Home (Online review)

Home (Online review)

The National Theatre At Home scheme continues to raid its back catalogue to provide all sorts of goodies which not only encompass their big hitters and shows from other venues such as the Young Vic, but which also give us a chance to catch up with some less well remembered but equally rewarding fare. Into this latter category falls one of their latest releases as Home from 2013 makes its debut on the platform. Conceived, written and directed by Nadia Fall it contains in its cast an actor who has gone on to great acclaim in the person of Michaela Coel, though here she is just one of a tight ensemble of excellent young actors.

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Home is verbatim theatre taken from over 30 hours of interviews with the residents and staff of so called “foyer” accommodation for young people who are in danger of becoming homeless. Its derivation is laid bare in the pay’s structuring device where the characters are reacting to questions from their unseen interviewers and playing out their testimony for recordings which will later be used to construct the piece. This conceit works very well although the rather patchwork collage it creates is thin on storyline; the characters’ various experiences form the narrative. Thus, we hear from more than one young mother, young men who have been ordered to leave home, an Eritrean refugee, an ex-resident as well as the hostel supervisor and staff. All have sobering tales to tell but are united in their need for a place like Target East to help them through their difficulties. There is one central thread which emerges; this is the death of a resident in a knife fight at a local shopping centre and the final scene takes place at a barbecue in his remembrance. Strangely this strikes somewhat of a false note as the play could perfectly well manage without it and concentrate on its collage of characters most of whom are not given names but branded as Garden Boy or Asian Young Mum, etc.

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There’s a good deal of music in the piece mostly composed by Tom Green and Shakka; the latter features in the cast as Bullet a resident facing financial difficulties. There’s also a rousing rendition of Beyonce’s “Halo” from Kadiff Kirwan as an aspiring thespian and the extraordinary beatboxing abilities of Grace Savage who communicates vocally throughout but without benefit of any actual words. Ashley McGuire thoroughly convinces as facility manager Sharon, perpetually dealing with the challenges of her charges and of making ends meet on a dwindling budget. There’s  an extremely well diversified pair of roles from Toby Wharton who as Tattoo Boy makes us feel completely uncomfortable as he espouses the sort of views all too common among disenfranchised young white males. As for Coel, here she is already starting to show potential star quality in the first of what turned out to be three consecutive appearances in the National’s temporary Shed Theatre (Chewing Gum Dreams has already been released on NT At Home). Also playing dual roles which are again well differentiated, it is clear why she kept being recast and given room to develop her craft.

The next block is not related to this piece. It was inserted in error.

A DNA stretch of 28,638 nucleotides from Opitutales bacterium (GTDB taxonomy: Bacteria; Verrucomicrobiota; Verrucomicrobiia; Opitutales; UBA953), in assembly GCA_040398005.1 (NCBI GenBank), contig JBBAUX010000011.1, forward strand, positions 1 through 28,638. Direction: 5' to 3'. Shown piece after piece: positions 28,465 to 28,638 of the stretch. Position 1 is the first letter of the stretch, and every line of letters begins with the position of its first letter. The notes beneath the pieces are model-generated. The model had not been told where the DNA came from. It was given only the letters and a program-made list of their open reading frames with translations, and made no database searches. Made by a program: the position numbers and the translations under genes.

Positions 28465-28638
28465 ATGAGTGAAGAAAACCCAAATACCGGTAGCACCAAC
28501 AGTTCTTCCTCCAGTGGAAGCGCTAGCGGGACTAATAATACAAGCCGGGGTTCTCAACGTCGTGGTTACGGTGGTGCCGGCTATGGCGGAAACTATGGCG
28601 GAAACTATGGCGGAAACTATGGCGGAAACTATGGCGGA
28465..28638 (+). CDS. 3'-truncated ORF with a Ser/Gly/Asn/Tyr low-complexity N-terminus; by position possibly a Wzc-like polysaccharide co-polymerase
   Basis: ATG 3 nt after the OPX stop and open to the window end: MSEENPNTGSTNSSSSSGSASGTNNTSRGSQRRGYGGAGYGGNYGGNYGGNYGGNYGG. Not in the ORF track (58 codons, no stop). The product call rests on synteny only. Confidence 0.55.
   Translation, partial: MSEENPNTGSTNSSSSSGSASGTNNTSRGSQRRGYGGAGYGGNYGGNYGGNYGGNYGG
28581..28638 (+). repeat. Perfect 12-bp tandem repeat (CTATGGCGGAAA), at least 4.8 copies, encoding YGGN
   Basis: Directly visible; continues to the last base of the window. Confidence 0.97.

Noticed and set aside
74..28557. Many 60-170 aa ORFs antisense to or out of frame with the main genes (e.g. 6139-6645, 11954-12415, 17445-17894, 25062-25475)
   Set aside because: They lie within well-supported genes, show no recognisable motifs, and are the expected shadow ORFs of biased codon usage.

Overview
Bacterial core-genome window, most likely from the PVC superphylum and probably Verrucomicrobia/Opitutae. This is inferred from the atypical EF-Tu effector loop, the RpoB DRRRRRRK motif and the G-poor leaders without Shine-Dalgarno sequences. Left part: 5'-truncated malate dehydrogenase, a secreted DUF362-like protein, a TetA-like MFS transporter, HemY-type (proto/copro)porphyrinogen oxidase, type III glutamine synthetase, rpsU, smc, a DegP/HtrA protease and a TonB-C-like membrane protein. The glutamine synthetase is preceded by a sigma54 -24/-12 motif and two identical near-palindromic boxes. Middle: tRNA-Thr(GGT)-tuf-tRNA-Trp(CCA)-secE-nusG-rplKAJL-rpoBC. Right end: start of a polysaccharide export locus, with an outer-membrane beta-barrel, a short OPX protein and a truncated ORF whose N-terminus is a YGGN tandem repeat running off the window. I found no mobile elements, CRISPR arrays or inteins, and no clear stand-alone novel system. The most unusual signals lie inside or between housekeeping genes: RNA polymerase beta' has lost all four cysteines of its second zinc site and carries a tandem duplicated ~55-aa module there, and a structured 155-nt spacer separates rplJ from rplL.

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Ruth Sutcliffe’s functional design conjures up the spirit of the communal area and office with a hint of the accommodation at an upper level. There is little by way of furnishing or props – sensibly the babies are mimed – but there are sufficient to create a realistic picture. Lighting (Ciaran Bagnall) is also used to good effect to designate various interior and exterior locations. Nadia Fall adopts a directorial style similar to that used in her film No Masks last year, keeping things simple and direct and letting the characters and their issues speak for themselves. While there is an implied judgement about the powers that be it is largely left to the audience to form its own conclusions. I doubt that much has changed for the young people who find themselves in a similar situation nearly a decade on, so unlike some pieces of verbatim theatre this is still very much an issue which needs addressing through the medium of drama.

Production photos by Ellie Kurtz

Home is available on National Theatre At Home – click here

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